Anal cancer is a common cancer in HIV-positive men who have sex with men (MSM) (incidence ~1 in 1000 per year). No national guidelines exist on the best method to screen for this cancer. The ACE study aims to determine if an annual anal examination (AAE) is cost-effective and acceptable amongst patients and doctors.
Methods: 5 years follow up of 1000 HIV-positive MSM, aged 35 years or older in Victoria. Each participant will undergo an AAE and complete questionnaires at recruitment and after each examination. Questions include quality of life measures, and morbidity associated with the AAE. Participants are recruited from a metropolitan sexual health centre, two high caseload general practices and one HIV outpatients of a major tertiary hospital. Recruitment started in February 2013. A baseline questionnaire for doctors to assess views of anal cancer screening and barriers to implementing an AAE was given to doctors involved in this study.
Results: 211 participants has been recruited with an average age of 52 years and a mean duration of HIV of 13 years. 100% (95% CI 98-100%) of participants stated they would be willing to undergo another anal examination, 5% (95% CI 3-9%) found the examination painful and 0% (95% CI 0-2%) had bleeding. Patients reported being worried they were not clean (67%, 95% CI 61-73%), felt ‘embarrassed’ (30%, 95% CI 24-36%) and worried that they may lose control of their bowels (14%, 95% CI 10-19%). Level of confidence in performing AAE and barriers of implementing AAE in the three clinical settings will be discussed.
Conclusion: The implementation of AAE may be feasible as a screening method for anal cancer in HIV positive MSM with high acceptability amongst patients and doctors in Victoria.
The case is of a 30 year-old HIV positive Zimbabwean woman (UK resident) who arrived in Australia in January 2011 on a one-year working visa. She was diagnosed with HIV in 2003 in the UK and commenced on Atripla® in 2005. She was first seen in Adelaide in May 2011, requesting a script for Atripla.®.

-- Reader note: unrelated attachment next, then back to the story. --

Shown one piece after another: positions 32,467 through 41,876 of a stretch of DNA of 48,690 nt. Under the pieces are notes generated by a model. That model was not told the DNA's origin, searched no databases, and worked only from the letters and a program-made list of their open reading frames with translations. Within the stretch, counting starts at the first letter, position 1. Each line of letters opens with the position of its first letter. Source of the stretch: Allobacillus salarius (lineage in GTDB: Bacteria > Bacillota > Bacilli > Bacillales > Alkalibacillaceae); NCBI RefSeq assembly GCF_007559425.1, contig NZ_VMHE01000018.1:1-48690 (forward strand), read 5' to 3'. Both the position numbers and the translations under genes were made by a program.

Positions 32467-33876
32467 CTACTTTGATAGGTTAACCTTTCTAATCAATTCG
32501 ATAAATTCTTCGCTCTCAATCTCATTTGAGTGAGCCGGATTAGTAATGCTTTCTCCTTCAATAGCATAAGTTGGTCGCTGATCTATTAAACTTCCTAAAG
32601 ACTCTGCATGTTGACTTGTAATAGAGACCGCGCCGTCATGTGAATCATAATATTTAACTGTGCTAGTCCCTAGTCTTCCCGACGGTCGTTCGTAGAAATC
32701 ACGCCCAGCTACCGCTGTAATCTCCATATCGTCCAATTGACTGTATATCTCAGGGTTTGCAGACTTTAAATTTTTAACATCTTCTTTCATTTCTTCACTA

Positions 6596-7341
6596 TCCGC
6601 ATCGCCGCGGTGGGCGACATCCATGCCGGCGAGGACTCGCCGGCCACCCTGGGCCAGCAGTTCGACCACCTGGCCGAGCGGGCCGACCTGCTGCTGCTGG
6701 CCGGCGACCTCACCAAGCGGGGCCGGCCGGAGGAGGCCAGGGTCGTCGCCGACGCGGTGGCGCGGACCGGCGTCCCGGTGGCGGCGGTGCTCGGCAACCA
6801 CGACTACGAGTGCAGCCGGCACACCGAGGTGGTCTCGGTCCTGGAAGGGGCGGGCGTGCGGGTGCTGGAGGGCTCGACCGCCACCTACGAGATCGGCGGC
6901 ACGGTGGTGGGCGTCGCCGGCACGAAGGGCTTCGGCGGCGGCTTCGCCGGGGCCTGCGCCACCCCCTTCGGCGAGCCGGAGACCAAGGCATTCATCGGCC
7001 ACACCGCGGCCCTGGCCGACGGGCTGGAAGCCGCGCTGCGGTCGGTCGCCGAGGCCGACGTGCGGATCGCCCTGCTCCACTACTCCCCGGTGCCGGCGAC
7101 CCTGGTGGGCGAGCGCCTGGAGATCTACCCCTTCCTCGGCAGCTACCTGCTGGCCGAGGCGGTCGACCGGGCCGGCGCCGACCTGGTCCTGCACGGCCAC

Indigenous Australians experience a greater burden of sexually transmitted infections, however are less likely than the general population to access sexual health services. We examined the effectiveness of an Indigenous cultural appropriateness audit in assessing a sexual health clinic with low rates of Indigenous clients.
Background: Liquid based anal Papanicolaou smears, followed by High Resolution Anoscopy (HRA) guided biopsies are increasingly being advocated to identify areas of High Grade Anal Intraepithelial Neoplasia (HGAIN). We hypothesized that the ability to identify HGAIN would increase with experience of the anoscopist, and that comparison with contemporary Papanicolaou smears might yield insights into technical abilities.
Despite the high proportion of young people annually accessing general practices, including Aboriginal Medical Services (AMS), testing for Chlamydia trachomatis remains relatively low in urban areas. A project officer was employed within the Institute of Urban Indigenous Health (IUIH) to serve a mentoring and facilitation role for the SE Queensland network of AMS and their sexual health workers, with a view to improving testing, management and follow-up of chlamydia and other STIs by community controlled medical services.
Monocytes are a heterogeneous cell population having specialised functions and differing phenotype. They are a link between innate immune system and adaptive immune system therefore, to identify if immune activation exists in HIV-1 individuals with controlled virema and recovered CD4 T cell counts, we assessed cell surface monocyte activation markers (MAM) within the monocyte subsets.
Involving consumers in healthcare decisions is important for high quality care. We previously tested a brief, consumer-led intervention consisting of three questions in a trial employing trained, standardized patients. The intervention enhanced discussion of evidence and increased patient involvement. We now report a research translation study which tested implementation with real patients at a reproductive and sexual health clinic.